Written evidence submitted by Pancreatic Cancer UK (DEL0058)
- Before the COVID-19 pandemic, pancreatic cancer was already the deadliest of all common cancers with 1 in in 4 people dying within a month. Measures must be put into place to ensure the situation for those diagnosed with pancreatic cancer does not deteriorate either during the pandemic or as the UK enters the recovery phase.
- Cancer hubs are an essential solution to ensuring cancer care and treatment during the COVID-19 pandemic. Surgery remains the mainstay of treatment for those whose pancreatic cancer is ‘resectable’ or ‘borderline resectable’, and is the only potential cure. Therefore, surgery should be undertaken whenever possible and safe to do so. Clinicians and NHS Trusts need to consider if patients are at greater risk by reducing treatment, including surgery.
- Pancreatic cancer is characterised by late stage at diagnosis and multiple GP appointments before diagnosis. If the public are delaying presentation to primary care due to COVID-19 then we can expect more people with cancer to present at a later stage. This is of significant concern for pancreatic cancer patients, where late stage diagnosis is associated with limited treatment options and very poor prognosis.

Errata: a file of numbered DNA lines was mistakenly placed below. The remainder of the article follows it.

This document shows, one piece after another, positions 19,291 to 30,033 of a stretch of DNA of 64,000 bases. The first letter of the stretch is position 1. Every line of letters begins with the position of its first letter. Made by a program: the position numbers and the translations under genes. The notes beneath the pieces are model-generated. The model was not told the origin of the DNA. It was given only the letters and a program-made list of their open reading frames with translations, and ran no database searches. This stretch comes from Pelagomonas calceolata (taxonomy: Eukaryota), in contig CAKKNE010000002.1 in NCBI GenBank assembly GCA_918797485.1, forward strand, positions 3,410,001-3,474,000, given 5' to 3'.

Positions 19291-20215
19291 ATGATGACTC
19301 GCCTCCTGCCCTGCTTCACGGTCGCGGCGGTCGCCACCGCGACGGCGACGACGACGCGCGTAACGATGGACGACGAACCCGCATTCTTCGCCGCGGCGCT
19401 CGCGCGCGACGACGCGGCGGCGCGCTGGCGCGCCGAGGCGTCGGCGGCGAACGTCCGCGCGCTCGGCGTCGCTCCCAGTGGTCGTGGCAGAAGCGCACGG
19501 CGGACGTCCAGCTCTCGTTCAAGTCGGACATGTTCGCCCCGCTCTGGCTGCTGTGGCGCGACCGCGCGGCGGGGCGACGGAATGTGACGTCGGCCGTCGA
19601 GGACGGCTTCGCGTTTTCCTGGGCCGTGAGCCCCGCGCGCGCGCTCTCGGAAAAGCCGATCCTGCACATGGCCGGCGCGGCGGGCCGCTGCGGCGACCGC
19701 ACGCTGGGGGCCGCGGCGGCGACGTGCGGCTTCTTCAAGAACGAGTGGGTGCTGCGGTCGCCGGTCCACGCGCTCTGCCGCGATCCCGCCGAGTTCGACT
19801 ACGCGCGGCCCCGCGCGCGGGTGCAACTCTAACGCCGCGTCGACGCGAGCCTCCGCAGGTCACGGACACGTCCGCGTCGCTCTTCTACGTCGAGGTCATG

- Significant energy and resource is needed to support diagnostic efforts, especially for those cancers that are harder to detect and have vague and non-specific symptoms. As we move into the recovery phase, the work that has begun on Rapid Diagnostic Centres (RDCs) in Cancer Alliances should be seen as a complement to the cancer hubs and RDC models of care should be accelerated, wherever possible to meet the subsequent diagnostic demand.
- Crucially, we must never return to the days where pancreatic cancer was seen as a lost cause and suffered from a legacy of neglect as a consequence. The COVID-19 pandemic must not enable this.
Pancreatic cancer: background and context
- Pancreatic cancer affects 10,000 people a year in the UK and is the deadliest common cancer. One in four people die within a month and 93% of people with pancreatic cancer die within five years of diagnosis.  This makes pancreatic cancer eight times more deadly than other common cancers.
- While other cancers have benefited from targeted government awareness initiatives, optimal diagnostic and treatment pathways, audits, and directed research strategies, survival from pancreatic cancer has stagnated while the survival gap between pancreatic cancer and other common cancers has doubled over the last 50 years.
- By 2026, more people will die from pancreatic cancer than breast cancer.